10. CynicCure says:

    Excellent news Harry. Good to know some people still do proper degrees and not just Media Studies and the like!

  11. rowland says:

    If they can afford them, CynicCure!

    Bad day at the puzzles so far today as I didn’t get on to well with Indy, and this one seemed a bit tame. Point of order: in 12 across shouldn’t it be ‘loses’ rather than ‘lost’?


  12. RCWhiting says:

    Thanks all
    A very straightforward solve for 90% but I was (like several others, it seems)held up in the SE corner.
    Last in was ‘clove'; well done KD for attempting to unravel that well known etymological knot.
    Rowland, either works perfectly well.

  13. Barry says:

    Not having a Spanish (or English) dictionary to hand I ventured ‘CABALHERO’ for 21a! A hero is a role model, right? Oh well…

  14. William says:

    Thank you Uncle, just a few minor observations…

    Not very happy with BE for BEng (many congrats to Harry’s daughter BTW)

    Also, don’t much care for despatch = butcher. Seems the first is a clean kill and the second most definitely not – but it’s probably fine for crossword usage.

    Lastly, not at all happy with PERFECT PITCH for musical talent. It’s most certainly not, it’s a wretched curse. Other than the ability to tune one’s instrument, it says nothing whatever about one’s ability to play it. On the other hand it’s a damned nuisance and makes it very hard to enjoy any performance that isn’t pitched perfectly at A = 440. Both my son and I are plagued with it and both wish we weren’t.

    Thanks Chifonie for a smooth puzzle, particularly liked CLOVE & CLUB SODA.

  15. chas says:

    Thanks to UY for the blog. I had MONARCHY for 8d but needed you to tell me why I had the right answer!

  16. rowland says:

    Past tense though, RCW? It seemed a little odd to me, I must admit, as it can be avoided pretty easily!

  17. Davy says:

    Thanks UY,

    Yes it was on the easy side but also very entertaining. Lots of good clues and no wordplay that I couldn’t understand.
    I did get stuck on the last four in the SE though and PAVEMENT was the last one in. Favourite clue was probably DEATH ROW.
    Thanks Mr Hurdy-Gurdy man.

  18. rrc says:

    3/4 solved superbly 1/4 problematical bottom right clove being the main culprit which is still puzzling me

  19. Davy says:

    rrc (18)

    The clue is “Rent is about zero” :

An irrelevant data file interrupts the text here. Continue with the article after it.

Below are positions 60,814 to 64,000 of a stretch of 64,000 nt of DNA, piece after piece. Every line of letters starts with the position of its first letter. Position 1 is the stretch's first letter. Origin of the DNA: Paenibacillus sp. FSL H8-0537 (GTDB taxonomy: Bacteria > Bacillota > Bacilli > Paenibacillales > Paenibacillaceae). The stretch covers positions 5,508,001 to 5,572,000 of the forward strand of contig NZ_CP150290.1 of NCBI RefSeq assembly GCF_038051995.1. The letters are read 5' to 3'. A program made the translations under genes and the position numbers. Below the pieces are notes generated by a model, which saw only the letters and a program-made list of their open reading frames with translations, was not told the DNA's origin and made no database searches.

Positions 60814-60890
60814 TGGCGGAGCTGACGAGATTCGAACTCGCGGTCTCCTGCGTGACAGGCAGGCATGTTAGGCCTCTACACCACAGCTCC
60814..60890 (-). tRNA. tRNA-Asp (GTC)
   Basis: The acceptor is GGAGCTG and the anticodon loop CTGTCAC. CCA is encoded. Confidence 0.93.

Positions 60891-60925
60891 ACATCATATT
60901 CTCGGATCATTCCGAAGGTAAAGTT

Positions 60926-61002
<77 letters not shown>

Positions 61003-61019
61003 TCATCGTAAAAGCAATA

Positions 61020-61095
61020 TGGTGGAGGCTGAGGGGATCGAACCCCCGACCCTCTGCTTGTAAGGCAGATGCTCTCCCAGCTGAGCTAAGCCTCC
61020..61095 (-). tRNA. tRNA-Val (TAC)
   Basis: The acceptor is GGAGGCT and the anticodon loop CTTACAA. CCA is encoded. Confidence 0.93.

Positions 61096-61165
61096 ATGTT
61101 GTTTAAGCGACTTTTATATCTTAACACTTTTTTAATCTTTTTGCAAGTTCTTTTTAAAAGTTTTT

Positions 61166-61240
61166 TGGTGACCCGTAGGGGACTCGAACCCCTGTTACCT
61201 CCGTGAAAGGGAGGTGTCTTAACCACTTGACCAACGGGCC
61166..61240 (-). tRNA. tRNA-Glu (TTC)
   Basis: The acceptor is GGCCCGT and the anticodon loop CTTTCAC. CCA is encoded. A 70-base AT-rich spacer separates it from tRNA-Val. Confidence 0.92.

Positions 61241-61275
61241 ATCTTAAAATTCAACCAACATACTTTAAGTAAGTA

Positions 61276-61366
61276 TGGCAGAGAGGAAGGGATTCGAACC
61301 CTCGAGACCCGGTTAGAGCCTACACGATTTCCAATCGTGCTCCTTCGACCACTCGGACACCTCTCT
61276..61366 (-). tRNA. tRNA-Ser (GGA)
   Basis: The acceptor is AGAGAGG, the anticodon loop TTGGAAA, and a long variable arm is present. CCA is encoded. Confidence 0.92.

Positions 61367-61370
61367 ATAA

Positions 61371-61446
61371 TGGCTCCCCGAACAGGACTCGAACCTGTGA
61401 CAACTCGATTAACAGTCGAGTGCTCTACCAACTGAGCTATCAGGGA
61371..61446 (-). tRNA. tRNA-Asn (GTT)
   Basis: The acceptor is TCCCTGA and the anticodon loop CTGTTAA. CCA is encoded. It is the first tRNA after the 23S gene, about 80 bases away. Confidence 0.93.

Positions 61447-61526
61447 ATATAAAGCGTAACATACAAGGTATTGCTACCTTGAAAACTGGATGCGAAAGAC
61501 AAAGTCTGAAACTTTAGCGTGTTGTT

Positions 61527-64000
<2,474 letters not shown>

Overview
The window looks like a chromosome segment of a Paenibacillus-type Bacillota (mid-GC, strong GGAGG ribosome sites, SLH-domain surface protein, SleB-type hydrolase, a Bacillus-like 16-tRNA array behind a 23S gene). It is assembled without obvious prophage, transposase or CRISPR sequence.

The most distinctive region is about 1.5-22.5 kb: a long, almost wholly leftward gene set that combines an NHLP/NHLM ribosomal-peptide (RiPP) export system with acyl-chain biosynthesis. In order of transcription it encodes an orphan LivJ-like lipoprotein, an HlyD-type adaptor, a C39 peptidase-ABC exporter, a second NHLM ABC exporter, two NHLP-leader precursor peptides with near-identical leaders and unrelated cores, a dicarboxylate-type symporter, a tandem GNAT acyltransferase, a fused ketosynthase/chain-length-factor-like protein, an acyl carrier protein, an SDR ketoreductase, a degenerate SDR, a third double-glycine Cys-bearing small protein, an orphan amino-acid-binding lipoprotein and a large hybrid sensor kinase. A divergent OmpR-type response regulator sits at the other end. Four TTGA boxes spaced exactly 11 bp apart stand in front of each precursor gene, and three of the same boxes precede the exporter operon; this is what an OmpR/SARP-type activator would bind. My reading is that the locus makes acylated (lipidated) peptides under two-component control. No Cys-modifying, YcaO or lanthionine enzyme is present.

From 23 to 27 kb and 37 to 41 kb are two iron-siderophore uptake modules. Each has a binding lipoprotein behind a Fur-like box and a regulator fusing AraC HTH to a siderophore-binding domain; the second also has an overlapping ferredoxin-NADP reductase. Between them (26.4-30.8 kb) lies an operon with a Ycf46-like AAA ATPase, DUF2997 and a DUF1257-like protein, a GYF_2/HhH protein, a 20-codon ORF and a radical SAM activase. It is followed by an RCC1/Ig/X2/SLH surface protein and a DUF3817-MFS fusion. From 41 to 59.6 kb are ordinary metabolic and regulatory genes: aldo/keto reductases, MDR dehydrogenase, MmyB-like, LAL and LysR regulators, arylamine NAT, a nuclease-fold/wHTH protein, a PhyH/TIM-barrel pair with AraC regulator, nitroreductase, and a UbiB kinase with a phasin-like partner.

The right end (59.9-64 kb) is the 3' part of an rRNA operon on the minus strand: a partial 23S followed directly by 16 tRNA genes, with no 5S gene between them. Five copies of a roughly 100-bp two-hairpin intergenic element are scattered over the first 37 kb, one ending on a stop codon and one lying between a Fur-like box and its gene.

The definition is Rent and rent=clove (as in spilt) so rent is(=) c=circa=about + love (zero in tennis).

    Hope that makes sense.

  20. Martin P says:

    Chipping in for the evening pub solvers, I found this tricky in places.

    3d: didn’t like “inflammatory” for what’s really “inflammable”, not really the same thing, but my only grumble.

  21. RCWhiting says:

    I think an acetylene torch does tend to inflame (in the lieral sense) and therefore is inflammatory.

  22. Paul B says:

    I think we have the two different words for a very good reason. And, while we’re at it, I think we have the present tense for a very good reason ‘n’ all.

  23. Huw Powell says:

    Not really my cup of tea, this, although I did actually finish it.

    When I was about 1/3 done, my irritation at the incorrect definition of ACETYLENE finally clicked. What is going on here is that Chifonie is more concerned with “smooth surfaces” than “fair cluing” in this puzzle. Read every single clue, and it is a legitimate sentence that appears to say something.

    Trouble is, I squiggle-marked seven clues as being questionable.

    13 Since when is orienteering a “sport”?
    18 Artists is plural. The solution is singular.
    23 (not such a big deal, but unsolvable without all the checks, for me)
    25 Pavement = flags is weak, and PT for “port”?
    27 A for “atomic” is weak. Yes, I know occurs in acronyms, but on its own?

    1 I just tire of clues that involved guessing a random name
    3 Covered above

    None of this would matter except that as I was solving, instead of the “aha, that’s so excellent” when finally getting a hard one, it was more of a “groan, what a clue”. And so many clues seemed to have similar structures.

    Oh well, we can’t love them all! Thanks for the effort Chifonie, and the blog Uncle Yap!